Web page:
Australia has the unfortunate distinction of being the second-highest consuming nation of textiles per person in the world, after the US. The Australian Department of Agriculture, Water and the Environment estimates that every Australian acquires an average of 27 kilograms of new clothing per year and that 23 kilograms of clothing ends up in landfill annually.

Fifty-seven per cent of consumers have changed their lifestyles to lessen their environmental impact and 60 per cent have gone out of their way to recycle.

The department says “a circular economy for textiles is critical to achieving a sustainable textile industry in Australia”. As well as protecting the environment from unnecessary waste, “a textile circularity provides a significant opportunity to drive innovation, better design, create new Australian jobs and recover valuable resources from items currently going to landfill”.

The good news is that there has been a circular economy revolution. In fact, ‘newness’ is identified as the least important attribute for consumers in the fashion category with Millennials and Gen Z being the largest group to purchase secondhand products.

The concept of consumer engagement with sustainability has deepened during the pandemic. McKinsey’s Consumer Sentiment on Sustainability in Fashion report found in 2020 that 57 per cent of consumers have changed their lifestyles to lessen their environmental impact and 60 per cent have gone out of their way to recycle.

JOMO v FOMO

The ongoing trauma of the pandemic with its restrictions, lockdowns and variant threats have left many consumers feeling ‘pandemic burnout’. Consumers desperately want to get back to a sense of normality and return to their pre-pandemic lifestyles.

Our place: There’s a palpable appetite for ‘giving back’ to society, including through buying from local businesses, says Professor Bowden.

The timing is perfect for gift buyers to start to think beyond traditional gift giving.

The pandemic has reset views and values around what it means to give gifts and when we should give them. There is a heightened need for affiliation. And this translates to a search for deeper meaning, engagement and connectedness with everything and everyone surrounding the consumer right now.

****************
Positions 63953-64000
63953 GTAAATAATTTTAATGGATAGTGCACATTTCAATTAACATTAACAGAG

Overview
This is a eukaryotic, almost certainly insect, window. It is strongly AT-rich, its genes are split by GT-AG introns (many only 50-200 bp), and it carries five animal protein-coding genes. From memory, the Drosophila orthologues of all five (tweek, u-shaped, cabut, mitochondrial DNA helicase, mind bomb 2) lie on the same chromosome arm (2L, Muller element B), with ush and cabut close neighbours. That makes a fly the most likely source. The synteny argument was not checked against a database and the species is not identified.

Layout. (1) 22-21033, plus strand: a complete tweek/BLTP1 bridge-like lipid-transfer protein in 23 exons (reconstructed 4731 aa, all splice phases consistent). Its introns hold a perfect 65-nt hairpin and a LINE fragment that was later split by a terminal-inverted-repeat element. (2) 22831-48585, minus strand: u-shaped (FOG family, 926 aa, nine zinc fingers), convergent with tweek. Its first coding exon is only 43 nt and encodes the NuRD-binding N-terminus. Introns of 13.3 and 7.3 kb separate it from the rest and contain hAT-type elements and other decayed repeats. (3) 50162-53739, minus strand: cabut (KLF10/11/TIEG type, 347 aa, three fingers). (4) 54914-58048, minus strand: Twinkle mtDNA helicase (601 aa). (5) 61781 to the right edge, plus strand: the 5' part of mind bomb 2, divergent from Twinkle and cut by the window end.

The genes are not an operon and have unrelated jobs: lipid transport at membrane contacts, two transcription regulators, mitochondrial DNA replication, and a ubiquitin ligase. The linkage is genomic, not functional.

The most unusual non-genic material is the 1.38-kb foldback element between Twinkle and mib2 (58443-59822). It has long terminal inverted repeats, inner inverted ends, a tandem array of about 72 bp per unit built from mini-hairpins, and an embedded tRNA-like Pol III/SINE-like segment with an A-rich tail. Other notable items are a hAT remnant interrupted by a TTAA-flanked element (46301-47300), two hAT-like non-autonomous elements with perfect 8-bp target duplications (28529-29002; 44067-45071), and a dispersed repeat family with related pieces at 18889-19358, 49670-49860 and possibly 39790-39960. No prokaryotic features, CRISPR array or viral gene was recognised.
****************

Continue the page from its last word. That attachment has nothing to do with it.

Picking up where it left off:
While FOMO or the “fear of missing out”, is a phenomenon that many consumers are familiar, with especially during major sales events like Black Friday and Cyber Monday, JOMO, or the “joy of missing out”, is becoming far more commonplace.

JOMO involves a ‘refusal’ to engage in hyper-consumption, and to instead engage in meaningful consumption. JOMO is fundamentally about getting back to the roots of the festive season which are fundamentally about connection over consumption. In fact, 78 per cent of Millennials are regularly opting for JOMO.

Giving back

Gifts in the current pandemic-induced context have expanded in meaning. They are more than just a simple act of love or thought for those around us.

Associate Professor Jana Bowden who is the Department of Marketing in the Macquarie Business School.

New views: Professor Jana Bowden (pictured) says the timing is perfect for gift buyers to start thinking outside the square.

The motivations behind gift giving are now more diverse, more emotional and often more altruistic. In a pandemic world, we can use gifts to express empathy and to bridge the social, emotional and even physical distances that restrictions and social distancing impose.

There’s a palpable appetite for ‘giving back’ to society, for helping others and for supporting important causes.

Giving non-traditional gifts such as charity donations, and even shopping locally to support the businesses that create and maintain our sense of belonging and connection to community, are being prioritised.

These gifts ‘give’ in multiple ways: they are a gift to the receiver in that they are thoughtful; they are a gift to the business or charity in that they are supportive; and they are a gift to the giver in that they convey their own personal values and priorities.

It’s definitely acceptable these days to make something yourself as a gift imbued with personal meaning and investment. Even repurposing something, regifting, buying secondhand, recycling or upcycling are on-trend gift ideas for the 2021 festive season.

Jana Bowden is Professor of Marketing and Consumer Behaviour at Macquarie Business School.